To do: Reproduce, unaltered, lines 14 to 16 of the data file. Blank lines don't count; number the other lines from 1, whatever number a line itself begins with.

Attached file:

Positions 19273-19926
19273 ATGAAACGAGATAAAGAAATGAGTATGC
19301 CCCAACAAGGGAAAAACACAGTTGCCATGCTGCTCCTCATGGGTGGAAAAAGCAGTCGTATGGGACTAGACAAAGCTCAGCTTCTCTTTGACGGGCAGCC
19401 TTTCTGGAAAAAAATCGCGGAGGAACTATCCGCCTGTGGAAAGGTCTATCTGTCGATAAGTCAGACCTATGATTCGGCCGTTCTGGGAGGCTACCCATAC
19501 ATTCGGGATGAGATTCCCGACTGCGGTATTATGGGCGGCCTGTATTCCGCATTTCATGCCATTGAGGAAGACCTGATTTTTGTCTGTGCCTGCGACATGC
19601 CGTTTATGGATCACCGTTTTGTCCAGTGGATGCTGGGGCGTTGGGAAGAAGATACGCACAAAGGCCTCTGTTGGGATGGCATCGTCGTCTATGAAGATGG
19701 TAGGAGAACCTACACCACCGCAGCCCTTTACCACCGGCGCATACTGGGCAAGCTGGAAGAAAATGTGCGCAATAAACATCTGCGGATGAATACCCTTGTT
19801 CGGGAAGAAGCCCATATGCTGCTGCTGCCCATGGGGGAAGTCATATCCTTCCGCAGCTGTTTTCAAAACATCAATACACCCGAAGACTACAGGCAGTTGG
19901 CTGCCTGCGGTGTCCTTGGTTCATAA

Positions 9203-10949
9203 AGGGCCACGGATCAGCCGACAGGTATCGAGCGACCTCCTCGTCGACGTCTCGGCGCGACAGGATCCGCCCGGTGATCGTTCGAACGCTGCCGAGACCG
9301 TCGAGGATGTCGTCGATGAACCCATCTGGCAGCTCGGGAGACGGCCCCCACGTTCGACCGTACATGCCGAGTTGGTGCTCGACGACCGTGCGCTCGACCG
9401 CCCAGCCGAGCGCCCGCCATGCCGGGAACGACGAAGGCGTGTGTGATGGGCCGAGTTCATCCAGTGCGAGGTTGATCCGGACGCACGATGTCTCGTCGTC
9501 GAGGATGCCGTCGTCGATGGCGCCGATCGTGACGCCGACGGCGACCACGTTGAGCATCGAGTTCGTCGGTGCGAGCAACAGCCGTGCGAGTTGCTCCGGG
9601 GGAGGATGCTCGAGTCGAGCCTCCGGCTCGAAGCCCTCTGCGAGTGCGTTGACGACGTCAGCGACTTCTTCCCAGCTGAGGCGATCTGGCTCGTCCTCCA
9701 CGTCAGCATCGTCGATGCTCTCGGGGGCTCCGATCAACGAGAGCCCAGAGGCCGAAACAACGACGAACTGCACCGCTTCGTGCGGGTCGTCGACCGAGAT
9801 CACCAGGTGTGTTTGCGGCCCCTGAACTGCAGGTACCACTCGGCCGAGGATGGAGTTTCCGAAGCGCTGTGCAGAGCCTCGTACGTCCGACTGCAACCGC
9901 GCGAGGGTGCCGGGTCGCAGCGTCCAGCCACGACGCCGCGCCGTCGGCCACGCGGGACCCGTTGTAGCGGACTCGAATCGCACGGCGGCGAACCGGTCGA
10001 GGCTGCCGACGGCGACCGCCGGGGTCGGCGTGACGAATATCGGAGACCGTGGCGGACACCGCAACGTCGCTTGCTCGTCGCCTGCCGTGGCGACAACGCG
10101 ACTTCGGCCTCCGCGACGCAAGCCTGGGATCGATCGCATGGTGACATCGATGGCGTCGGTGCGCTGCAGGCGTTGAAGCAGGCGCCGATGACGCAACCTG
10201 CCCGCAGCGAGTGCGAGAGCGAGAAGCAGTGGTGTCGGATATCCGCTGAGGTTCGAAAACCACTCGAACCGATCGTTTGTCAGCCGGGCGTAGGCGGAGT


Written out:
9501 GAGGATGCCGTCGTCGATGGCGCCGATCGTGACGCCGACGGCGACCACGTTGAGCATCGAGTTCGTCGGTGCGAGCAACAGCCGTGCGAGTTGCTCCGGG
9601 GGAGGATGCTCGAGTCGAGCCTCCGGCTCGAAGCCCTCTGCGAGTGCGTTGACGACGTCAGCGACTTCTTCCCAGCTGAGGCGATCTGGCTCGTCCTCCA
9701 CGTCAGCATCGTCGATGCTCTCGGGGGCTCCGATCAACGAGAGCCCAGAGGCCGAAACAACGACGAACTGCACCGCTTCGTGCGGGTCGTCGACCGAGAT